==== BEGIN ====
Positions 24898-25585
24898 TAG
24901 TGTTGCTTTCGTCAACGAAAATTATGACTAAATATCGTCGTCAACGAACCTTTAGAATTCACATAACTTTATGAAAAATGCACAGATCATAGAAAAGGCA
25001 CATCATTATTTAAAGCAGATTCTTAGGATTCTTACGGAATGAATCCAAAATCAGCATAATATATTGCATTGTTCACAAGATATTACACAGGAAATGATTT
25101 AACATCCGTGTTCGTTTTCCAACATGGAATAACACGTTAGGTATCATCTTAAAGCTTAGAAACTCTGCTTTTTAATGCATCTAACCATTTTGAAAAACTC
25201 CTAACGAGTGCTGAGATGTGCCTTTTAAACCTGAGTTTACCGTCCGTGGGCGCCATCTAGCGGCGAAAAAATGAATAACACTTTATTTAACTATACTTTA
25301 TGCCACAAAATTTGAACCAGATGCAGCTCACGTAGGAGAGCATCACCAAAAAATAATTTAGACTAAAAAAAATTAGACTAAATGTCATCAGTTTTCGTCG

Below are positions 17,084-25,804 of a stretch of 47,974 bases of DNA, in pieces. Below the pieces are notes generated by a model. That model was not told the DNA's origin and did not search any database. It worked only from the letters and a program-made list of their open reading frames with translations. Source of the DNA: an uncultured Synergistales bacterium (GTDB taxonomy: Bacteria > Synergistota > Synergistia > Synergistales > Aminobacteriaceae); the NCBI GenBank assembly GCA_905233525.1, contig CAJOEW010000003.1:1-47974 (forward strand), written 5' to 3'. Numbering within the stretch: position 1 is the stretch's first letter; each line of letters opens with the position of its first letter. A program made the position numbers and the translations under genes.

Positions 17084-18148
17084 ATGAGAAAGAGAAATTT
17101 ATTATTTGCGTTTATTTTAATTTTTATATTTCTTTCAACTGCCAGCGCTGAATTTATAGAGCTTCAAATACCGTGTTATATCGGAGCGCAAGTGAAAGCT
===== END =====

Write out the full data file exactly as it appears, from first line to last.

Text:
Positions 24898-25585
24898 TAG
24901 TGTTGCTTTCGTCAACGAAAATTATGACTAAATATCGTCGTCAACGAACCTTTAGAATTCACATAACTTTATGAAAAATGCACAGATCATAGAAAAGGCA
25001 CATCATTATTTAAAGCAGATTCTTAGGATTCTTACGGAATGAATCCAAAATCAGCATAATATATTGCATTGTTCACAAGATATTACACAGGAAATGATTT
25101 AACATCCGTGTTCGTTTTCCAACATGGAATAACACGTTAGGTATCATCTTAAAGCTTAGAAACTCTGCTTTTTAATGCATCTAACCATTTTGAAAAACTC
25201 CTAACGAGTGCTGAGATGTGCCTTTTAAACCTGAGTTTACCGTCCGTGGGCGCCATCTAGCGGCGAAAAAATGAATAACACTTTATTTAACTATACTTTA
25301 TGCCACAAAATTTGAACCAGATGCAGCTCACGTAGGAGAGCATCACCAAAAAATAATTTAGACTAAAAAAAATTAGACTAAATGTCATCAGTTTTCGTCG

Below are positions 17,084-25,804 of a stretch of 47,974 bases of DNA, in pieces. Below the pieces are notes generated by a model. That model was not told the DNA's origin and did not search any database. It worked only from the letters and a program-made list of their open reading frames with translations. Source of the DNA: an uncultured Synergistales bacterium (GTDB taxonomy: Bacteria > Synergistota > Synergistia > Synergistales > Aminobacteriaceae); the NCBI GenBank assembly GCA_905233525.1, contig CAJOEW010000003.1:1-47974 (forward strand), written 5' to 3'. Numbering within the stretch: position 1 is the stretch's first letter; each line of letters opens with the position of its first letter. A program made the position numbers and the translations under genes.

Positions 17084-18148
17084 ATGAGAAAGAGAAATTT
17101 ATTATTTGCGTTTATTTTAATTTTTATATTTCTTTCAACTGCCAGCGCTGAATTTATAGAGCTTCAAATACCGTGTTATATCGGAGCGCAAGTGAAAGCT